Lovely, lovely crit groups!

I was invited by fellow writer Sarah Madison to join a (very small, but perfectly formed!)  crit group recently, and a couple of weeks ago we had our first session via Skype.  I can’t tell you how helpful that was. Well, actually, I can. And I’m about to.

I’m revising the very first draft of Heart Scarab, the second of the Taking Shield series. Problem 1: I’d started it with a short prologue reintroducing the hero’s love interest, Flynn (who doesn’t really appear until ch 5).

Two Hornet squads curved in from the dreadnought’s flank, cutting across the bow of the destroyer following in Gyrfalcon’s wake. The other ships of the First Flotilla, the frigates and corvettes, were further back behind the Patroklus, faintly lit by their own navigation lights and little more than greyish shapes against the bright star field. 

I had a nice sci-fi image in mind – lots of lovely fighter ships, Hornets, curving their way around big destroyers and frigates to land in the Hornet bays of the huge dreadnought, the Gyrfalcon, that leads the First Fleet Flotilla.  I could see that scene, you understand. Imagine a backdrop of a million stars, the big ships of the Flotilla all hulking metal that’s been scoured silver by years of cosmic dust, lit up along their length with navigation lights and bristling with laser cannon, and the nippy little single-pilot Hornets with their swept back delta wings and fiery engines swooping around them to a stirring soundtrack. Can’t you just see this as the opening scene when they film Shield? (cough cough.  As if!) Dramatic, pretty, techno. Perfect. Just great for a visual medium.

Shit for the reader though.  Boring, boring, boring. Would that induce you to read on, breathless with anticipation about what happens next?  Yeah. Me neither.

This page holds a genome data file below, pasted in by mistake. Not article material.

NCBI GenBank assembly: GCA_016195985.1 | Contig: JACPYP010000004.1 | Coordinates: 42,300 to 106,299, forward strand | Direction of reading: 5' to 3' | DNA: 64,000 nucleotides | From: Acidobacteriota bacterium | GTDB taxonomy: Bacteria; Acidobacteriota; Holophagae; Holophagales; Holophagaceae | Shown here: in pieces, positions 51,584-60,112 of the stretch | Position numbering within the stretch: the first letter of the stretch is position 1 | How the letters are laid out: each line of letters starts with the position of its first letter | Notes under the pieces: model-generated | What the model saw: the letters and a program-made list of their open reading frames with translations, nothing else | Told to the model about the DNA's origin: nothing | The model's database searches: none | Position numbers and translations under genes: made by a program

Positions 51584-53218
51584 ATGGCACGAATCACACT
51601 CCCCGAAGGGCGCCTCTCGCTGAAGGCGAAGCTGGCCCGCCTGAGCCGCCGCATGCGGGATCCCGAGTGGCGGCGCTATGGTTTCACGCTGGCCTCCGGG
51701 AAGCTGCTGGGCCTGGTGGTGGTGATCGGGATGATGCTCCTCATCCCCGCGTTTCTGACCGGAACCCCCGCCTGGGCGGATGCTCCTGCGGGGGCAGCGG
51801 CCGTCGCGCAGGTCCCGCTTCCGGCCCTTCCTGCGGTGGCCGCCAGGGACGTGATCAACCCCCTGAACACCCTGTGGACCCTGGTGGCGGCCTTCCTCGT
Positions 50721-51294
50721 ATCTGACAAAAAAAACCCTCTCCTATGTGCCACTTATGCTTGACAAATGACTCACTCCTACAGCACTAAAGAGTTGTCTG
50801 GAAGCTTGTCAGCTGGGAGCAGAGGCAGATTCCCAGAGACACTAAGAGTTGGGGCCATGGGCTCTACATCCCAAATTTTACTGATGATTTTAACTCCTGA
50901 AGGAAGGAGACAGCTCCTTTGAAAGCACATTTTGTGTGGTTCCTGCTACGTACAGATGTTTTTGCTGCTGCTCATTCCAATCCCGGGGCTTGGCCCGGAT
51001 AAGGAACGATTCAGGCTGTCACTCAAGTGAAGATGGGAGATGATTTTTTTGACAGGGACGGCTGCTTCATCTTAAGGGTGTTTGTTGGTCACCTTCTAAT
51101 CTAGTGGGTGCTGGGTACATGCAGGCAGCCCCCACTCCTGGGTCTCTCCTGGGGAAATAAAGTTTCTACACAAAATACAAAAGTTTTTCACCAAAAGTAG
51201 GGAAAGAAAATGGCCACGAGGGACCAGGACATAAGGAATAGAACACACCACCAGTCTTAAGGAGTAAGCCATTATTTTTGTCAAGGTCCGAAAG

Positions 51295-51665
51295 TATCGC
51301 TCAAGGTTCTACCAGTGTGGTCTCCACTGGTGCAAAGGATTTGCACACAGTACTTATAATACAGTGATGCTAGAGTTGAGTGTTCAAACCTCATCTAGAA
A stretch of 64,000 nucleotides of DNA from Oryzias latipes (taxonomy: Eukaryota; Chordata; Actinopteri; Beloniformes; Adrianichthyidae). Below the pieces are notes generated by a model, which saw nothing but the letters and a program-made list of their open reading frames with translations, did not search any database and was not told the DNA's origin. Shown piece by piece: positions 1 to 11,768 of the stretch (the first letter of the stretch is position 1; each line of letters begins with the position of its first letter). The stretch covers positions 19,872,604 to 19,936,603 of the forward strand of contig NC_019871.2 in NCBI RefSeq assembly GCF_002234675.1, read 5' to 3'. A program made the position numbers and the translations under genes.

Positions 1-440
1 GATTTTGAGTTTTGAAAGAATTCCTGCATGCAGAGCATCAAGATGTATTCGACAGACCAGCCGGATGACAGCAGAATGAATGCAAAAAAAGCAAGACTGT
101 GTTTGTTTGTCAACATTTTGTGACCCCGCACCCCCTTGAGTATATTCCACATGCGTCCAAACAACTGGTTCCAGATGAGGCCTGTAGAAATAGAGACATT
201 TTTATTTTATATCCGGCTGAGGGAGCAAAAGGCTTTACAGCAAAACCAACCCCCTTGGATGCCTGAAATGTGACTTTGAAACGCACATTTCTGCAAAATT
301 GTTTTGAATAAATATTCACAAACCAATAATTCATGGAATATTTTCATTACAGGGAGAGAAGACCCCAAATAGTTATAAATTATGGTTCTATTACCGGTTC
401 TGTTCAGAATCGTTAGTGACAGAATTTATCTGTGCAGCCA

Problem 2 was just stupid. Get into chapter one and just as the Maess arrive on a planet to lay it waste, the hero breaks off from herding colonists into rescue transports to wax lyrical with his second in command about his unsatisfactory and selfish partner, Joss. All good stuff, but really? In about two seconds Maess drones are going to be bombing him and he’s worrying about how he and Joss are sliding apart and always fighting? Way to show military priorities, Bennet!

I knew that the pacing was off in that chapter, and it was really good to get Sarah and Claire’s views on that and the prologue.  Their comments were trenchant – ditch (or move) the prologue, move the conversation with Rosie to somewhere it makes more sense (which latter bit of advice echoed some I’d had from other friends who read this guff over for me). The rest was okay. The action was fine. But heck, sort those two things out, girl.

Actually, one was the solution to the other. I didn’t want to lose my prologue altogether as it had some nice sidelights into Flynn’s state of mind, eight months or so since he and Bennet had parted. And it had some fun bits that made me grin. I’m sad like that. I hate deleting stuff if I can reuse it some place else. So the prologue was folded into Flynn’s chapter to kick that off with those lovely techy mind images.